In This Issue
- From the Director’s Desk
- Football Linemen at Higher Risk for Attacks
- Monitoring and Addressing Harmful Overexposures to Lead
- Simple Tractor Upgrades Can Increase Farm Safety
- Deepwater Horizon Response Update
- NIOSH Announces Funding Opportunities
- Report Recommends NIOSH Expand Leadership in Personal Protective Technologies
- Wanted: Your Hospital’s Innovative Practices that Improve Both Patient and Staff Safety
- Video Highlights Hispanic Worker Risks
- New Technology For Reducing Ladder Slips
- A Picture is Worth 1000 Words
- NIOSH Represented on Firefighter Injury Surveillance Board
- NIOSH Requests Public Comment
- News from Our Partners
Volume 8 Number 8 December 2010
From the Director’s Desk
John Howard, M.D.
December eNews 2010
A Distinguished Honor, Well Deserved
Please join me in congratulating Diane Porter, NIOSH Deputy Director for Management, on her receipt of a distinguished Presidential award. Diane was awarded the Presidential Rank of Meritorious Executive for 2010, which recognizes exemplary sustained accomplishment by career civil service executives. This honor is well deserved.
The prerequisites for the award are exacting. To quote the Senior Executive Service criteria:
1. Program Results: The executive has an exceptional record of achieving major program goals and exceeding customer expectations by marshaling internal and external human, financial, and technological resources to attain high-quality outcomes that are technically sound, cost-effective, and yield rewards commensurate with the level of risk.
2. Executive Leadership: The executive possesses a sound strategic overview of the public sector environment and has shown creativity, adaptability, and resilience in his or her efforts to align program efforts with the organization’s vision, mission, and goals and in partnering with stakeholders inside and outside the organization. The executive has also demonstrated the ability to lead people effectively by fostering employee development, cooperation, and teamwork, and by constructive resolution of conflicts.
More information about the Presidential Rank Awards can be found at http://www.opm.gov/ses/performance/rankaward.aspexternal icon.
Diane’s record of service to NIOSH, our stakeholders, and the Nation is a model of excellence. For nearly three decades, Diane’s keen sense of mission, executive skills, energy, and personal integrity have helped to define NIOSH’s high standing in the stakeholder community. Her leadership has been essential to our success in engaging a long series of diverse and challenging responsibilities.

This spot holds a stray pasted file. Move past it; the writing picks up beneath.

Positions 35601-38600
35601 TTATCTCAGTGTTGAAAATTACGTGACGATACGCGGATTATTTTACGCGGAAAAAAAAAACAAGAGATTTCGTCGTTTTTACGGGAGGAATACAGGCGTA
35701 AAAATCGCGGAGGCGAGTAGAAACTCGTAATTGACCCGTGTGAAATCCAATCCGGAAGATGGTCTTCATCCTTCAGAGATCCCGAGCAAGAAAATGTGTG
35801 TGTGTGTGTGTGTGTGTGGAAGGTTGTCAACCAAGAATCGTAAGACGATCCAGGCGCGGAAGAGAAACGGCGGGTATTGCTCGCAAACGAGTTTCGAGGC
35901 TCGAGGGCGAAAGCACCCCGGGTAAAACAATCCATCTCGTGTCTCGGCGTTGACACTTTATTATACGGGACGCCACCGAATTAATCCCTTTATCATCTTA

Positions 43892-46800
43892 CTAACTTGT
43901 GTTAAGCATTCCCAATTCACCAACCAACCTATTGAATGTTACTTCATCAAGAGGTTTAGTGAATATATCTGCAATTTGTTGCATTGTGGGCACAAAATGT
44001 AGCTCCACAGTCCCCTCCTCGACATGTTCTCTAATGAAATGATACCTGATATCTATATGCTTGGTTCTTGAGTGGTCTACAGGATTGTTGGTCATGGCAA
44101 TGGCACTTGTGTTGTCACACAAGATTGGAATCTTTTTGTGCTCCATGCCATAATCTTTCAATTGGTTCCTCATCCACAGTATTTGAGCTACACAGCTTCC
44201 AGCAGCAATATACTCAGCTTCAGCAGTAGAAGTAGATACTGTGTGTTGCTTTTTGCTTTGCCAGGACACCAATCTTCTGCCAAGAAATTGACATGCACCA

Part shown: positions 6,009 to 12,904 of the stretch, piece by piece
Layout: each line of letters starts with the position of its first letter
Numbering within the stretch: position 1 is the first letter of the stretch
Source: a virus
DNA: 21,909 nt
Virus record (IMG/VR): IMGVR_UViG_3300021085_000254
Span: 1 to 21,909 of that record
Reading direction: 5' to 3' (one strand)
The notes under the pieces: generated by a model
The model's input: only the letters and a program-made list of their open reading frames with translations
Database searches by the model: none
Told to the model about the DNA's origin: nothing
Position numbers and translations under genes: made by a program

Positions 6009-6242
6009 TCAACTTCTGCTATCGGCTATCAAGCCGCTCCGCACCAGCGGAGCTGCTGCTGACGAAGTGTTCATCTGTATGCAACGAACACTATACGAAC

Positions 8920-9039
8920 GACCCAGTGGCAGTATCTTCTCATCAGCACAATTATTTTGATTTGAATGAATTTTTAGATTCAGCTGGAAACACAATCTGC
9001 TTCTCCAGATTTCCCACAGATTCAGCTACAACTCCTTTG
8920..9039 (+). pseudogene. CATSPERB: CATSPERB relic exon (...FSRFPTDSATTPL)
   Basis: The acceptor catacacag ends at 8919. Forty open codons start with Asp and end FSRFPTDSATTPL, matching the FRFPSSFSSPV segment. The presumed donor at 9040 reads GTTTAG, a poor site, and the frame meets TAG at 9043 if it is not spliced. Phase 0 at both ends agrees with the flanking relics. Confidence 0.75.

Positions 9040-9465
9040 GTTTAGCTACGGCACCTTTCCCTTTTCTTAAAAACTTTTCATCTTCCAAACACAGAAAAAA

Those accomplishments include the success of the National Occupational Research Agenda (NORA), the independent scientific review by the National Academies of eight NIOSH programs, our diligence in carrying out the duties assigned to NIOSH by the Energy Employees Occupational Illness Compensation Program Act of 2000, our prompt engagement of miners’ safety and health needs under the MINER Act of 2006, the stewardship of the World Trade Center Medical Monitoring and Treatment Program, and our coordination with diverse partners to meet the threat of the H1N1 influenza outbreak last year— to name only a few examples.
In each case, and in many others besides, Diane was integral in bridging with our stakeholders in many different industrial sectors to understand their needs and expectations, coordinating with our scientists and engineers in widely separated locations to help them integrate new duties into ongoing programs and to devise benchmarks for evaluating our performance, and working closely with administrative staff to ensure that we allocated time and resources effectively and appropriately. I am the third NIOSH Director to benefit from Diane’s professional and personal strengths.
Diane’s award also highlights the fact that the qualities of strong leadership are not exclusive to the private sector. We expect, rightly so, that government agencies will provide the services that they are constituted to deliver and will do so in ways that make best use of our tax dollars. More often than not, that involves making difficult decisions on competing priorities, managing limited resources effectively, and moving decisively to meet urgent needs, sometimes on short notice. We depend on executives at the career level, like Diane, who have the talent, insight, and tenacity to help us meet those challenges.
Like other agencies, NIOSH will lose many senior managers to retirement in the next few years. Organizationally, we are trying to ensure that successors will be available with requisite skills and experience. Diane has been a leader in this respect too, as a personal mentor, as a model for balancing work and family demands, and as a strategist in helping to design and implement programs in mentoring, diversity, and career development across NIOSH. Her career, as honored by the Presidential Rank Award, sets a high bar of excellence for our current and future generations of executives alike.
The New York Times recently reported new concerns about risks of cardiovascular disease among linemen in the National Football League and notes NIOSH’s pioneering 1994 study that found a greater-than-expected incidence of heart attacks among linemen. The NIOSH study is being updated for anticipated publication in early 2011. http://www.nytimes.com/2010/11/04/sports/football/04nflhearts.html?_r=1&hpexternal icon
A new NIOSH Web-based resource, ABLES, is intended to help users identify, monitor, and address harmful overexposures to lead. The Web site provides data on cases of elevated levels of lead in the blood of adults and trends in those cases over time. It also allows users—particularly occupational and environmental health professionals and researchers—to create customized data products from those data. https://www.cdc.gov/niosh/topics/ables/default.html.